Amidst concerns that power morcellators used during certain gynecological surgeries could potentially lead to serious cancer diagnoses, Johns Hopkins University has announced that they will no longer used the power tools or certain surgeries in postmenopausal women.
According to Oncology Practice, the University made the announcement in December 2014, stating that they had developed a new safety protocol surrounding power morcellation, to protect women going through minimally invasive surgeries.
FDA Warns of Risks with Power Morcellation
Power morcellators are tools that surgeons use during some uterine fibroid removal and hysterectomy procedures. It used to be that a woman’s only option was to go through traditional surgery requiring a long incision in the abdomen. Laparoscopic surgery, in which the surgeon uses a mini camera to perform the surgery through much smaller incisions, creates less blood loss and allows for a faster recovery. It requires, however, that surgeons use something to cut up larger tissues like fibroids and the uterus for removal through a small incision. That tool is the power morcellator.
For years, thousands of women benefitted from minimally invasive gynecological surgeries. In recent years, however, studies have shown that in rare cases, the morcellator—which cuts up larger tissues into smaller ones—could potentially spread cancerous tissues into other areas of the abdomen and the rest of the body, where they could re-seed other cancers.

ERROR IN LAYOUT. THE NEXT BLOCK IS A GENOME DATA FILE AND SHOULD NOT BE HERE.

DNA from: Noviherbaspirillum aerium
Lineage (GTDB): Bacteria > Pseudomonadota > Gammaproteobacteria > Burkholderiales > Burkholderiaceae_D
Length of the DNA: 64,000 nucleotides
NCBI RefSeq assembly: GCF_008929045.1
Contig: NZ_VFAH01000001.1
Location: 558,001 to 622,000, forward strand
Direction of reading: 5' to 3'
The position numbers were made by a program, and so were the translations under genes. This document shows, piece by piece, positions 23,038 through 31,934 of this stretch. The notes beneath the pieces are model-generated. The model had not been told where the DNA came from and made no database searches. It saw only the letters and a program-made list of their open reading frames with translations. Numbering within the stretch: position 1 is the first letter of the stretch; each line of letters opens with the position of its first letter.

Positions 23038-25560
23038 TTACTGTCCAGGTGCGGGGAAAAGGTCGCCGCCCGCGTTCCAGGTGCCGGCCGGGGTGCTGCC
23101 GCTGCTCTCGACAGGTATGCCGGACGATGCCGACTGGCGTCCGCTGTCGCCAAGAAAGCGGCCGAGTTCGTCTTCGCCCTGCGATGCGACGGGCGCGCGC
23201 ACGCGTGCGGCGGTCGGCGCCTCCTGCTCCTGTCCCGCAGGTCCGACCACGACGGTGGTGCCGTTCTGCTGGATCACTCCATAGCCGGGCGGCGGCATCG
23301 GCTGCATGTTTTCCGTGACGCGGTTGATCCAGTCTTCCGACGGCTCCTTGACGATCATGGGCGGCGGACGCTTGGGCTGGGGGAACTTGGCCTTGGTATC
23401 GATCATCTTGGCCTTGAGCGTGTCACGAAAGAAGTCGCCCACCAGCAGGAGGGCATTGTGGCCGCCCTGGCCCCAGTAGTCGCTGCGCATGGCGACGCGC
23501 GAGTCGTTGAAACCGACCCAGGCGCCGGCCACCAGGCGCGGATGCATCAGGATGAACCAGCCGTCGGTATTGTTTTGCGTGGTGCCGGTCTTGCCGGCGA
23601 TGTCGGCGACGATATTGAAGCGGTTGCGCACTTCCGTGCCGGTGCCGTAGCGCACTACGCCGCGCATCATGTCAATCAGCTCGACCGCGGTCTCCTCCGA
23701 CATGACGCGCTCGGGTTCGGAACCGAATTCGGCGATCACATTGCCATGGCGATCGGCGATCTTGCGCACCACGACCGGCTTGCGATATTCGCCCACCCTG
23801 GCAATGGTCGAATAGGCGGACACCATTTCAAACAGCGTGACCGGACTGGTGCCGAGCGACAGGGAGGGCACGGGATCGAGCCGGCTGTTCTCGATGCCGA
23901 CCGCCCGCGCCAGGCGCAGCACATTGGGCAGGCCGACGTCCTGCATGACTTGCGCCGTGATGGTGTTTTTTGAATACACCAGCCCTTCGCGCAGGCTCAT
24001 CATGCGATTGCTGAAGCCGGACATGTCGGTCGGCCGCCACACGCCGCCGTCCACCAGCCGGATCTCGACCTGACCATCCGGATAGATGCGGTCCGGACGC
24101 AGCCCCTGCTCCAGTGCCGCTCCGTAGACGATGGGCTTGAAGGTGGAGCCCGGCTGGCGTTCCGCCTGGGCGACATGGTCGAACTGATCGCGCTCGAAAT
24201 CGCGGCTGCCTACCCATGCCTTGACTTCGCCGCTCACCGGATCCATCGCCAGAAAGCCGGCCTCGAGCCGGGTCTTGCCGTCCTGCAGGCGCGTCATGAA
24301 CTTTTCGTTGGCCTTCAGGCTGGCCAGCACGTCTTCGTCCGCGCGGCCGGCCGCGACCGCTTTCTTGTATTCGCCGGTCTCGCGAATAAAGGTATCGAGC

In April 2014, the FDA released a safety communication warning that about one in 350 women undergoing hysterectomy or myomectomy for fibroids has an unsuspected type of uterine cancer. If doctors use a power morcellator on these women, “there is a risk that the procedure will spread the cancerous tissue within the abdomen and pelvis, significantly worsening the patient’s likelihood of long-term survival.”
Hospitals Considering Other Options
Since the FDA’s statement, a number of hospitals and medical centers have considered changes in policy regarding power morcellators. While they offer increased convenience for many women, the risks for some seem to outweigh the benefits.
Johns Hopkins will no longer use morcellation for fibroids or hysterectomies in women over the age of 50. They have also stated that when morcellation is used, it is to be only by surgeons with a lot of experience with the procedure, and who also use an endoscopy bag to catch any tissues that may be spilled or would otherwise escape to migrate to other areas of the body. They add that a number of cancer screening tests, including endometrial sampling and MRIs, are to be used prior to surgery to try to detect any potential cancers.
Pre-surgical screening is still an inexact science, however. So far, we have no test that will rule out the possibility of cancerous cells in fibroids, the uterus, or surrounding tissues, which means that even if tests come back clean, women may still be at risk of malignancy. Johns Hopkins has noted that women must be warned of the risks before opting for morcellation.
Women who went through morcellation without receiving these warnings and were then diagnosed with cancer may be eligible to file a personal injury lawsuit in an attempt to recover damages.
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